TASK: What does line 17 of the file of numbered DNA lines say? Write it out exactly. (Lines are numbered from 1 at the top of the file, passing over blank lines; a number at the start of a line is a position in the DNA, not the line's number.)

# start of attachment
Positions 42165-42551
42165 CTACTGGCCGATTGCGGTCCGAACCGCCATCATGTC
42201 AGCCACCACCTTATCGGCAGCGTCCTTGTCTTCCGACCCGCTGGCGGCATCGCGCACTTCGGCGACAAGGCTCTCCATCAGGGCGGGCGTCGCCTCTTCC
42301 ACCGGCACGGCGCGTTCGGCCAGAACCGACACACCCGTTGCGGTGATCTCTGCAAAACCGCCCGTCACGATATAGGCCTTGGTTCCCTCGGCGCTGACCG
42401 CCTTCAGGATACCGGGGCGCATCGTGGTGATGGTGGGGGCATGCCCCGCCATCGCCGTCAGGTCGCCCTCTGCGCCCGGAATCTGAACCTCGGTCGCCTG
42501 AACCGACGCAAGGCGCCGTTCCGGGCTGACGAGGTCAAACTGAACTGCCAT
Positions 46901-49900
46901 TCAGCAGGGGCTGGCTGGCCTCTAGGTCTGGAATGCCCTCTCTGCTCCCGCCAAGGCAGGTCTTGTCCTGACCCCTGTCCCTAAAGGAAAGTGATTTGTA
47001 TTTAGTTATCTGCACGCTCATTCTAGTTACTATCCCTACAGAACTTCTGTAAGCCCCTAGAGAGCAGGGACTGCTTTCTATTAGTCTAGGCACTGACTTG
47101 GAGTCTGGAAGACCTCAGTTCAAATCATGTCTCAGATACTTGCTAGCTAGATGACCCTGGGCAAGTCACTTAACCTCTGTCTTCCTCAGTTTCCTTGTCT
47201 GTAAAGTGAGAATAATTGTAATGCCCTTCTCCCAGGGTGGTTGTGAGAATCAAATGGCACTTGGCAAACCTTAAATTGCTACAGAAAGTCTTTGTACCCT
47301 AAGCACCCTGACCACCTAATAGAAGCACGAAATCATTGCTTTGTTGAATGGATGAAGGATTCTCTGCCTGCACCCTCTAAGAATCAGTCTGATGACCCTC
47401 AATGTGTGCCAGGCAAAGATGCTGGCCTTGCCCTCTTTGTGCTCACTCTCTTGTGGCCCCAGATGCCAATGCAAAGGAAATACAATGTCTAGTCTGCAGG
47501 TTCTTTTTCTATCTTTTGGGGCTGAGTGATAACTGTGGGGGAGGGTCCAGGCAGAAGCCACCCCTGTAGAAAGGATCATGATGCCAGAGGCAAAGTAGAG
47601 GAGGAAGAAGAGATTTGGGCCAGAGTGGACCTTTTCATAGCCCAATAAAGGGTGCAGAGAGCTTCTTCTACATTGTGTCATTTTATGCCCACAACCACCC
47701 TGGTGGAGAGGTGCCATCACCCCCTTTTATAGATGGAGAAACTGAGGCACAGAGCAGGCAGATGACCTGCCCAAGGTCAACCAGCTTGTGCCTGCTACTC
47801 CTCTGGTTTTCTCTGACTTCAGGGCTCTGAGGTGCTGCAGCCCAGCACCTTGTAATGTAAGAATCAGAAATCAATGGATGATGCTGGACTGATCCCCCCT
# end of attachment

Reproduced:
47801 CTCTGGTTTTCTCTGACTTCAGGGCTCTGAGGTGCTGCAGCCCAGCACCTTGTAATGTAAGAATCAGAAATCAATGGATGATGCTGGACTGATCCCCCCT